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Java Tutorial 8 - File IO

Modern program design uses a stream metaphor for information flow. Information streams from sources (inputs) through applications (programs) into sinks (outputs). Storage reservoirs (files) are used when needed. Java provides standard IO streams, file streams, data streams, object streams for complex structures such as records and trees and pipe streams for threads. import java.io.* is required for access to IO classes.

Standard IO Streams

The standard input and output streams use the console by default but can be redirected by the operating system to programs, files, printers or other devices using the symbols | (ie pipe), <, > and >>. The standard error stream is redirected with 2> (Bourne Shell). Filter apps assume standard io streams and pipes.

Java applications can force redirection with setIn(InputStream xx), setOut(OutputStream xx) and setErr(OutputStream xx) methods. System.in, System.out and System.err objects read and write from the standard stream. The method read() returns an integer that is ASCII of the input character. It can throw an IOException error. The output methods are print(string), println(string) and printf(format, object_list) [using c-like syntax formatting].

public void main (String args[]) throws java.io.IOException
{ int ch;
  System.out.println("Enter text: ");
  while (ch=System.in.read()!='\n') {
  System.out.println(ch); // shows it reads ASCII
  System.out.println((char)ch); }

There are alternate ways for user interaction. Refer to scanner class for stdio streams, file io for basic file management or file choosers for visual file interfaces using Swing objects.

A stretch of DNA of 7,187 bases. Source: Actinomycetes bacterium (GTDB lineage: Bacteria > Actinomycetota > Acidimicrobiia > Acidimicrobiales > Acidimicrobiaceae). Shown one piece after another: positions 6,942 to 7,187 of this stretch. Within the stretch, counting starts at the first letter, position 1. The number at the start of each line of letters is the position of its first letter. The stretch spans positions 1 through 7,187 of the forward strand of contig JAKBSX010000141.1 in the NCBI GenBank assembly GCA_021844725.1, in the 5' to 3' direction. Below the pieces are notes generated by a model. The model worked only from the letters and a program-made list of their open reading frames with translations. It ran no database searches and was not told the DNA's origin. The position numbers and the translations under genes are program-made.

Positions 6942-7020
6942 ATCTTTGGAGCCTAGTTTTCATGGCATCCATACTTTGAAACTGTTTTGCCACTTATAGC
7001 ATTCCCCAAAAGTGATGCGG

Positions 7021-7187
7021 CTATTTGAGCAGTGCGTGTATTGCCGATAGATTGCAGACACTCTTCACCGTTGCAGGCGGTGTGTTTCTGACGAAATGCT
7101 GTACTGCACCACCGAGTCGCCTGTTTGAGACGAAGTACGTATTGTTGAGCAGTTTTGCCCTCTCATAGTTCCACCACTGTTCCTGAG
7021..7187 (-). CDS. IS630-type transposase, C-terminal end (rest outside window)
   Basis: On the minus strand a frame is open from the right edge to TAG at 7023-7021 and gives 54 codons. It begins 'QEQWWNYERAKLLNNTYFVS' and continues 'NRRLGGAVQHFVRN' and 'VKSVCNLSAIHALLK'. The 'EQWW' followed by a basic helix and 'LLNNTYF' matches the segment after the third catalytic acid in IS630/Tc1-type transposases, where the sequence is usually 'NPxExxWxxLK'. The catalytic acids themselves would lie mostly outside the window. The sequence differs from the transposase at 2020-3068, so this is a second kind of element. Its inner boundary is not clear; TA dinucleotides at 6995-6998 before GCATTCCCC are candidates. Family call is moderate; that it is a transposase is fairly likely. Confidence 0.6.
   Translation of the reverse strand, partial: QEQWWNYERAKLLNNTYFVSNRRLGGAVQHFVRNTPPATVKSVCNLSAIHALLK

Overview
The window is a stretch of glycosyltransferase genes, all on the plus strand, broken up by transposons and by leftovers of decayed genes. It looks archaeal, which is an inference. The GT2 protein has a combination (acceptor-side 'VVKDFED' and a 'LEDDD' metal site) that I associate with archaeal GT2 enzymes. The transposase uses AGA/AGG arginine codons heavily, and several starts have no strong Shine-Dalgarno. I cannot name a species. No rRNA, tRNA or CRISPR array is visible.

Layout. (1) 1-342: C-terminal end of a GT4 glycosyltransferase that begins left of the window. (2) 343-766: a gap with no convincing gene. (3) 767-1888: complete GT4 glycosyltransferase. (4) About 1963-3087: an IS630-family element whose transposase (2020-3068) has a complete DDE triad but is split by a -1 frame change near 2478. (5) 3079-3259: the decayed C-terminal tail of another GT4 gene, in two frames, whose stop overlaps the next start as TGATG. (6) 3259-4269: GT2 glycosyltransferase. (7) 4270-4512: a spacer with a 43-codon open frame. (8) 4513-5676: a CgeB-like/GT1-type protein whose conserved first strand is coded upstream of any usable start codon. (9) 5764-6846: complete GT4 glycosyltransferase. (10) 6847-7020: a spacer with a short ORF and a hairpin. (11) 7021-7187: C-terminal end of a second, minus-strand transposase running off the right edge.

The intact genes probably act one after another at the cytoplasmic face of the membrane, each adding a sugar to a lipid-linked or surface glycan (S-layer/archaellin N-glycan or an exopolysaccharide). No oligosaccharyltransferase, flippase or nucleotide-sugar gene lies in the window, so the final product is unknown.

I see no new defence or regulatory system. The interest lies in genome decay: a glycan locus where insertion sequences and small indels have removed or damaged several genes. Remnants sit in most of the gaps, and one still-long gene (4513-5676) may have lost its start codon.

File Management

File management is the manner in which files are monitored and controlled for I/O access. The File class provides a constructor to create a file handle. This file handle is then used by various file class methods to access the properties of a specific file or by file stream constructors to open files. The File class also provides a platform dependent directory and file separator symbol using either File.separator or File.separatorChar. Simple file constructors either use hardcoded names or pass a value from the parameter line such as:

File simple=new File("sample.dat"); // simple name in current dir
File path=new File("subfolder/sample.dat"); // using relative path
File hard=new File(File.separator + "sample.dat"); // in root dir
File soft=new File(args[0]); // entered as part of command line

Accessor methods: getAbsolutePath(), getCanonicalPath(), getName(), getPath(), getParent(), lastModified(), length(), list() [returns array of String], listFiles() [returns array of File objects].

Mutator methods: delete(), deleteOnExit(), mkdir(), mkdirs(), renameTo(), setLastModified(), setReadOnly().

Boolean methods: canRead(), canWrite(), compareTo(), exists(), isAbsolute(), isDirectory(), isFile(), isHidden().

Here is routine to establish the current directory path:

To limit what is returned by the list() method, apply a filter using the FilenameFilter interface. accept() is the only method allowed. A program showing the use of FilenameFilter is:

Note: More sophisticated GUI techniques for selecting files include the Swing JFileChooser class and its awt cousin FileDialog. These classes also include file filters and checks for existence and the ability to access the data.

File Streams

File streams are primitive streams whose sources or destinations are files. Both byte [8-bit] (FileInputStream / FileOutputStream) and character [16-bit] (FileReader/FileWriter) datatypes can be used. Design new apps with character streams to allow Unicode material to be processed correctly. The constructors are:

FileReader streamer=new FileReader(fileObj)
FileReader streamer=new FileReader(FilePath[,append_flag])

Streams are opened when constructed. Always use close() on opened output files to make sure that file buffers are completely written. The read() method returns a datatype int value.

Oracle's tutorial provides a CopyBytes app that shows how to use file streams. However there are more efficient ways of handling most types of data. File streams should be wrapped and buffered in data streams. Refer to fileCopy() for a very efficient network file duplication method.

Data Streams